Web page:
The Grant County prosecuting attorney intentionally appealed to jurors’ racial and ethnic biases when, during the trial of a Latino man, he asked them questions about illegal immigration, a border wall and crimes committed by undocumented immigrants, the Washington state Supreme Court ruled Thursday.

“The prosecutor in this case committed race-based misconduct,” Associate Chief Justice Charles Johnson wrote for the unanimous court in the case, State v. Zamora. “The state-sanctioned invocation of racial or ethnic bias in the justice system is unacceptable.”

The court, in recent years, has made efforts large and small, symbolic and concrete, toward addressing the nation’s history of systemic racism. The latest ruling is a continuation of that push.

In it, the court applied its own test for identifying race-based misconduct, which it has previously used in cases of jury selection, juror misconduct and police stops and seizures. In this latest case, the court applied the test to determine if there was prosecutorial misconduct.

The standard: Could an “objective observer,” one who is aware of the “history of explicit race discrimination in America” and how that affects current events, view the prosecutor’s questions as appealing to racial prejudice.

“This is really harmonizing the court’s approach in addressing the really tricky question of how to address race and race bias in the criminal legal system,” said Robert Chang, a law professor and director of the Korematsu Center for Law and Equality at Seattle University.

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The case began on Super Bowl Sunday in 2017 when Joseph Zamora was walking to his niece’s house in Moses Lake. A neighbor called police to report a possible vehicle prowler. There was no prowler.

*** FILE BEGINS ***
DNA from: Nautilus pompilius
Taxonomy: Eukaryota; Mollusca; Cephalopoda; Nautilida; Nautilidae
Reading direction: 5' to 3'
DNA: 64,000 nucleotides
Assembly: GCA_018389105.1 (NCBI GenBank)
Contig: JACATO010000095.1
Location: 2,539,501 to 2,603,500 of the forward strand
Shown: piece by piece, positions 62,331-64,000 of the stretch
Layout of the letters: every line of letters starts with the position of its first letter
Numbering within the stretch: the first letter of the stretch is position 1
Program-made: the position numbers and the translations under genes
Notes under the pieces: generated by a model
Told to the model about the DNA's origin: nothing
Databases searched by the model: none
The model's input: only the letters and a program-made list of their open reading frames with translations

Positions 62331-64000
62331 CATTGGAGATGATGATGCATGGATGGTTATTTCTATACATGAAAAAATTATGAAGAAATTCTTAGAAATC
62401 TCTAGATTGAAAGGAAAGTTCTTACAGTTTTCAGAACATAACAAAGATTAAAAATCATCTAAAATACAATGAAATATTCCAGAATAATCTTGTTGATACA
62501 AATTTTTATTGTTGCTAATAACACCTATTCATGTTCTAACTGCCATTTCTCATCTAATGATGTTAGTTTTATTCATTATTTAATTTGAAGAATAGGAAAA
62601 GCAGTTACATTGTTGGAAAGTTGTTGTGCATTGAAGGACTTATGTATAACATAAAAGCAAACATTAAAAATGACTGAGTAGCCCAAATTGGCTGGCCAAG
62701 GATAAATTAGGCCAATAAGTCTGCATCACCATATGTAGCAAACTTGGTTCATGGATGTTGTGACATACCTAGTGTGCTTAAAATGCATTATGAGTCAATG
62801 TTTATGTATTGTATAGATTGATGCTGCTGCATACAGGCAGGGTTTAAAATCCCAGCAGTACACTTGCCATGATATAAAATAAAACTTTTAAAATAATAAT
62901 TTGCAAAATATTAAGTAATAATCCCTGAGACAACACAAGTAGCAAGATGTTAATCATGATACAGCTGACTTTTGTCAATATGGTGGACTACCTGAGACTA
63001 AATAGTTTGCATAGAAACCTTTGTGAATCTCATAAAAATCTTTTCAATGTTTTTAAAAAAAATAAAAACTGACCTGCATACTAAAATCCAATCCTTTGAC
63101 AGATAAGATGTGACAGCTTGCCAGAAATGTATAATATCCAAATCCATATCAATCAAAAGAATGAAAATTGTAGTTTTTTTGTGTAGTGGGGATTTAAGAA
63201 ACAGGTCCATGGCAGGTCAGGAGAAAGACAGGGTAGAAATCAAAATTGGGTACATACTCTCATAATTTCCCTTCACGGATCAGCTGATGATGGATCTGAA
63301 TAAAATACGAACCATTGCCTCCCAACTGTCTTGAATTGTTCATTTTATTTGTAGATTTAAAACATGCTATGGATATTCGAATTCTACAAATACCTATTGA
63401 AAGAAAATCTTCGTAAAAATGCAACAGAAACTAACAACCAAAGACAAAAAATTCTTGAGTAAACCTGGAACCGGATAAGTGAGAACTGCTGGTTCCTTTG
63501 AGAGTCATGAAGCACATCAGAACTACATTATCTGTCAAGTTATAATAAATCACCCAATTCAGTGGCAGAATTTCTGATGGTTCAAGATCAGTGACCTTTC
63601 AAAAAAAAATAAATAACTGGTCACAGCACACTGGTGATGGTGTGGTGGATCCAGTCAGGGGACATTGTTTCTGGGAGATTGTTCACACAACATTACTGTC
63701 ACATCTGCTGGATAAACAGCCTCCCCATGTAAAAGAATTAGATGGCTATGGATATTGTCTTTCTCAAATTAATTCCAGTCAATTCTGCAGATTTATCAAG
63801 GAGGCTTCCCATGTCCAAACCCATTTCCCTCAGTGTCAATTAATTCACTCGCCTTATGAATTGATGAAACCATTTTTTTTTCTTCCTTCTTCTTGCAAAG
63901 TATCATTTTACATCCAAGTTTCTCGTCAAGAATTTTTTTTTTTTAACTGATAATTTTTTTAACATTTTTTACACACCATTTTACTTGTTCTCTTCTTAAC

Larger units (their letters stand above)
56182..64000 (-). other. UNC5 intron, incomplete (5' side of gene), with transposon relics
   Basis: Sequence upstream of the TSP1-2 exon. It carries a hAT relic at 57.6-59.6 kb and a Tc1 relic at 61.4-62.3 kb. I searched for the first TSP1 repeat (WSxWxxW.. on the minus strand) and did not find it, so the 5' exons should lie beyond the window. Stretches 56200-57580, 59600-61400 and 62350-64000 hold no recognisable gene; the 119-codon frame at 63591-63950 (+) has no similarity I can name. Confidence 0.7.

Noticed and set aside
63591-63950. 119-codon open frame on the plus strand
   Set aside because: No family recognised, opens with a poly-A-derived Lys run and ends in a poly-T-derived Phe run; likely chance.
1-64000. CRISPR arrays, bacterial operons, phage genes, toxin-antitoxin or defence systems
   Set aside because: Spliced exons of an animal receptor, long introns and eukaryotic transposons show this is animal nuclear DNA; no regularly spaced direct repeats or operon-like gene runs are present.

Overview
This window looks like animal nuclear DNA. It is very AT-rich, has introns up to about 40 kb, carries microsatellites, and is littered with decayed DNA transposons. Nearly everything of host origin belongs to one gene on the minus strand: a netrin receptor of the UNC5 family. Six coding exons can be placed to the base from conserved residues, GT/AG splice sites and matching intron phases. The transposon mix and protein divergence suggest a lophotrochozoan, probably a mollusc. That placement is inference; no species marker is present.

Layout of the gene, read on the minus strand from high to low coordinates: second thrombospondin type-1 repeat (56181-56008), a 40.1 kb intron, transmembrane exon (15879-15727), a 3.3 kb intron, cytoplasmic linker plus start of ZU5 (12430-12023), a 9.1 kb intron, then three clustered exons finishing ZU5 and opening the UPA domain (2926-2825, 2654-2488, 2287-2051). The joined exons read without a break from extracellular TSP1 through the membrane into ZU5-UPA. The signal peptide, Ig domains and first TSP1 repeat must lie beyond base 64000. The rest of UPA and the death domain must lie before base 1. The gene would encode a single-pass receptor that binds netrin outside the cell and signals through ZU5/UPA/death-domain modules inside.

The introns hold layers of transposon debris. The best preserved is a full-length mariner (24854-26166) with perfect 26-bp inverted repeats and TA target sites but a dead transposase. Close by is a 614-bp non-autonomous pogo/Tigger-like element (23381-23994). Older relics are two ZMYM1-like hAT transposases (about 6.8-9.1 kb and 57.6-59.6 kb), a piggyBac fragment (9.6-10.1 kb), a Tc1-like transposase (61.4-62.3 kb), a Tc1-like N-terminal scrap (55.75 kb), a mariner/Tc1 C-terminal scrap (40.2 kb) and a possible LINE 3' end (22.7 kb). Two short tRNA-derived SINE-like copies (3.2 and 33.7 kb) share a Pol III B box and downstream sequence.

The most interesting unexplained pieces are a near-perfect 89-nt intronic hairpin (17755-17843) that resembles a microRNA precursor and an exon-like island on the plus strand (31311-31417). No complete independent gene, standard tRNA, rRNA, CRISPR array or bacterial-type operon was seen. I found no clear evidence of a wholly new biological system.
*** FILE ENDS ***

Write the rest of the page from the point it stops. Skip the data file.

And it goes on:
The responding officer met Zamora in the driveway of his niece’s house. The officer said Zamora’s demeanor made him nervous and that Zamora had eyes “the size of silver dollars.”

The officer grabbed Zamora, tried to restrain him and a struggle ensued.

Eight officers became involved in subduing Zamora. When paramedics arrived, Zamora was handcuffed, hogtied and lying facedown in the snow with two officers on top of him. He had no heartbeat or pulse. It took paramedics seven minutes to revive him and he was in intensive care for four weeks.

Subsequent blood tests found Zamora had amphetamine, methamphetamine and marijuana in his system.

He was charged with two counts of assaulting a police officer, including one because an officer “sustained an injury to his hand from punching Zamora in the back of the head multiple times.”

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The court wrote that Zamora was “guilty of nothing more than walking while high on drugs” and that the police’s actions were “alarming.”

Zamora was originally sentenced to a little more than three years in prison. He served much of that time, before an appeals court last year upheld his conviction but found fault in how his sentence was calculated and ordered him to be resentenced.